WAN Jobs
News Review
WAN Urban Challenge
WAN Awards
Previous Next

Architects stranded

Monday 19 Apr 2010

Where are all the architects?

Architects stranded by WAN Editorial
A plane-less blue sky over London today 
Your comments on this project

No. of Comments: 1

Add comments | More comments

20/04/10 Iva, Sydney
Looks like mother nature our earth is balancing itself out after all the nuclear
tests of recent years & perhaps months. Surely the enormous nuclear
explosive energy must go somewhere. It does not simply vanish, Einstein
would be greatly dissapinted by the lack of understanding if he were here.
And it does via even the slightest natural gaps & cracks in this beautiful planet earth our home. Eventually something has to give way so eventually it comes to the surface to avoid a more explosive scenario. Mother nature simply is seeking to balance it self & heal it self form the damage humanity
is doing to it. However in the process humanity, nature & animals may not survive. How many more test are required? How many more voids & unfilled holes will be created by humnaity without without consideration for the next generations needs for a place to live that is livable?
Click for more ...

Chaos as many architects stranded after Iceland volcanic erupts halt air traffic 

The volcano Eyjafjallajokul erupted in Iceland on 20th March this year, but only since its more vigorous eruptions in the last few days have we in the rest of Europe been disturbed by the force of this natural entity. Due to the huge ash clouds ejected from the volcano, a no-fly zone is currently in force across most of Europe, causing widespread disruption, not least for the constantly jet-setting architectural community. While holiday makers and recreational travellers revel in a few extra days vacationing in their chosen hot spots, those who must fly for a living have found their daily routine grinding to a halt, with many either unable to reach important business meetings or return home.

Chris Wilkinson, Director of Wilkinson Eyre Architects was in this very predicament this weekend, considering extreme lengths in order to get back to England. He commented: "I found myself stranded in Rome unable to take the Sunday night flight back to London after what was supposed to be a brief trip following two weeks at our house in Tuscany. Finding seats on a packed high-speed train to Florence, we then hired a car and drove back to Lucca. Here I am able to work, and already this morning I have managed to conduct a conference call with a client and contractor via my i-phone. I am now contemplating buying a car with which to drive back in. Although it may sound like a blessing to have an extended holiday, I have to admit I'm keen to get back to the office."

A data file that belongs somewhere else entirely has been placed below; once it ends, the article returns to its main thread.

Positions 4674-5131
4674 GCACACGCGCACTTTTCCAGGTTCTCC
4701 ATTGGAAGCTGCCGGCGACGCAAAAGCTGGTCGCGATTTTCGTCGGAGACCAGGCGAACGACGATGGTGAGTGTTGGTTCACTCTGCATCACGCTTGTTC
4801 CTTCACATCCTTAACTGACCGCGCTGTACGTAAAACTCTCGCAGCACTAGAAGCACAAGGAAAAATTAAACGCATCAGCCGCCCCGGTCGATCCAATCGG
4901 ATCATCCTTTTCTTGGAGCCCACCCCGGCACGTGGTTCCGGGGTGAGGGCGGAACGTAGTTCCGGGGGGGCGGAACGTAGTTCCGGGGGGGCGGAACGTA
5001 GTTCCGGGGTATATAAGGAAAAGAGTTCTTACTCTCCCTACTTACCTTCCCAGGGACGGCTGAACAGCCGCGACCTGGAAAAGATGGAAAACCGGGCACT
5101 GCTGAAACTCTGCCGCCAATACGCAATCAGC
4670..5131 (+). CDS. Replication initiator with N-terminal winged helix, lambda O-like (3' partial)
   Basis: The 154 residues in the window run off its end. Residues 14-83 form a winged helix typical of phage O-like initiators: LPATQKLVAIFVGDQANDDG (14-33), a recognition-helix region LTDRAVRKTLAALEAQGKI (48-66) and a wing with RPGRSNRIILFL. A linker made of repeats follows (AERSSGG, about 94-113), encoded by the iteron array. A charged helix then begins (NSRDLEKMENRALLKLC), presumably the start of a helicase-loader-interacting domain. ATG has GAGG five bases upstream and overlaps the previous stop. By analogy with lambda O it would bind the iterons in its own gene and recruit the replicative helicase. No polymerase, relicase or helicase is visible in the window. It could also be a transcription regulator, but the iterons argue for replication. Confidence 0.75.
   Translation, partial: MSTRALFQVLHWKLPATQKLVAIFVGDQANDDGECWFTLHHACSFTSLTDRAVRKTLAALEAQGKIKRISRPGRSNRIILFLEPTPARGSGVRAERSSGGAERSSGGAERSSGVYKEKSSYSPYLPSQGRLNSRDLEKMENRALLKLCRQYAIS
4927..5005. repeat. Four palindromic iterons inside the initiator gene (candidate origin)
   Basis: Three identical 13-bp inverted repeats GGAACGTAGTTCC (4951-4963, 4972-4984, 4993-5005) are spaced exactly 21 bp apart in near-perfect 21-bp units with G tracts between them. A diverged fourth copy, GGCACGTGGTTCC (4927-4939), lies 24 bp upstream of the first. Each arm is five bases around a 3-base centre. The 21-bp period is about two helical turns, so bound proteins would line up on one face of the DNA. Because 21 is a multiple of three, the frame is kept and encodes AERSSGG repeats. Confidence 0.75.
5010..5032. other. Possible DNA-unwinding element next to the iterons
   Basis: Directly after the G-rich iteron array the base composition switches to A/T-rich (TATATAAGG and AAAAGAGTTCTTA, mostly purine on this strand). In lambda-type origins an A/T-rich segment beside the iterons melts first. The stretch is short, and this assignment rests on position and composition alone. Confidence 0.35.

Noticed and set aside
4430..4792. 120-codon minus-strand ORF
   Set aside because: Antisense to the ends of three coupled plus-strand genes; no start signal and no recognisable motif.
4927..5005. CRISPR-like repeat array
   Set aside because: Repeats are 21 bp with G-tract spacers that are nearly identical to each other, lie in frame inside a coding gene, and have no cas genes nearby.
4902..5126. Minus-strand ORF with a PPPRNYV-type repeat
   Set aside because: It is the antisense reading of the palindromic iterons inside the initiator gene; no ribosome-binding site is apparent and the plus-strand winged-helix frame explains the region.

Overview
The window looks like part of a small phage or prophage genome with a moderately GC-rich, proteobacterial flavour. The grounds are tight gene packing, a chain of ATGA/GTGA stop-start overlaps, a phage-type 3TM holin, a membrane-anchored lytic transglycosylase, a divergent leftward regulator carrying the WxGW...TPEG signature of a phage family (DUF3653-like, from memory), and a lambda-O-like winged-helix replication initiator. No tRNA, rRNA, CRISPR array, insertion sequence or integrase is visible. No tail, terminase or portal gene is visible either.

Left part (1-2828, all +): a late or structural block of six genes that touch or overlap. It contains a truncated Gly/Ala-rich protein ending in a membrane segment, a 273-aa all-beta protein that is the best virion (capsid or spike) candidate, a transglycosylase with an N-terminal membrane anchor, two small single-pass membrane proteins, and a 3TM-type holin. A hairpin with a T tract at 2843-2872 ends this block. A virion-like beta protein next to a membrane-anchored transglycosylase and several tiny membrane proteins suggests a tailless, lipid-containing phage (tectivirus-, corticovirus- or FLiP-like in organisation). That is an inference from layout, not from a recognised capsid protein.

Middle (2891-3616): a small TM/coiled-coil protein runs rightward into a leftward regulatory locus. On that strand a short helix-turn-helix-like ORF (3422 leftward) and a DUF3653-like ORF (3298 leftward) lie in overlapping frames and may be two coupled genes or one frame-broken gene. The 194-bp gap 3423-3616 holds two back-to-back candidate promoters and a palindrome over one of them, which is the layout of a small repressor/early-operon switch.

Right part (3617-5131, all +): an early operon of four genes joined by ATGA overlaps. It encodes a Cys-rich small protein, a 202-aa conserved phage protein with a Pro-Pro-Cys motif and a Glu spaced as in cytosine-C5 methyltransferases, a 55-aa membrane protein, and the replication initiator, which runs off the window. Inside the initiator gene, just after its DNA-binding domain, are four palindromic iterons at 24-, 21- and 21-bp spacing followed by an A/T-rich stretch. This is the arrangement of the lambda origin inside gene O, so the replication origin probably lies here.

Wilkinson is not the only architect to be stranded on their travels. With the Milan Furniture Fair (Salone Internazionale del Mobile) being held in Italy this past weekend, many architects, including BFLS’s Associate Directors Vesna Aksentijevic and Robert Malcolm, and controversial starchitect Daniel Libeskind, have found themselves marooned on Italy’s shores. We may be attempting a rescue mission of our own if the flight embargo is lengthened much further, as Libeskind is set to appear at our Icons of Architecture event at the end of the month, (you can order tickets online by clicking here ). Our WAN chairman, Richard Coleman is currently stuck in sunny Spain, travelling home by a variety of methods, including hire car and ferry. It is easy to forget however, that the ash cloud is not only affecting those attempting to get home, but also those whose business affairs occur overseas and need to travel by air to attend meetings and conferences. Architecture firm 3XN currently have their principal, Kim Herforth Nielsen, and head of international markets, Jack Renteria on standby in Copenhagen, conducting video conference calls in an attempt to replace the face to face meetings that currently seem impossible.

Officials are split on the matter of whether the ban on commercial flights should have continued for such a protracted period, but the fact remains that we are still unsure of how long and how violent Eyjafjallajokul’s eruptions will be. In 1821-23, a lengthy, if indeed less powerful, eruption occurred from the same volcano. The initial activity caused the eruption of a neighbouring, much larger volcano, Katla. Should history repeat itself, or indeed if Eyjafjallajokul should continue to erupt at its current force, it seems we will be looking at weeks or even months worth of plane-less skies, causing untold economic damage to not only commercial airlines, but the architectural community.

Sian Disson
Editorial Assistant

WAN Editorial

More projects by this architect

Tech Spot #112 Climate Tile

Genoa bridge collapse

Bridge collapse

Festival collapse

Lost 20th century buildings illustrations

More Projects

Reinventing Cities

Click here to view the NEWS IN PICTURES tablet site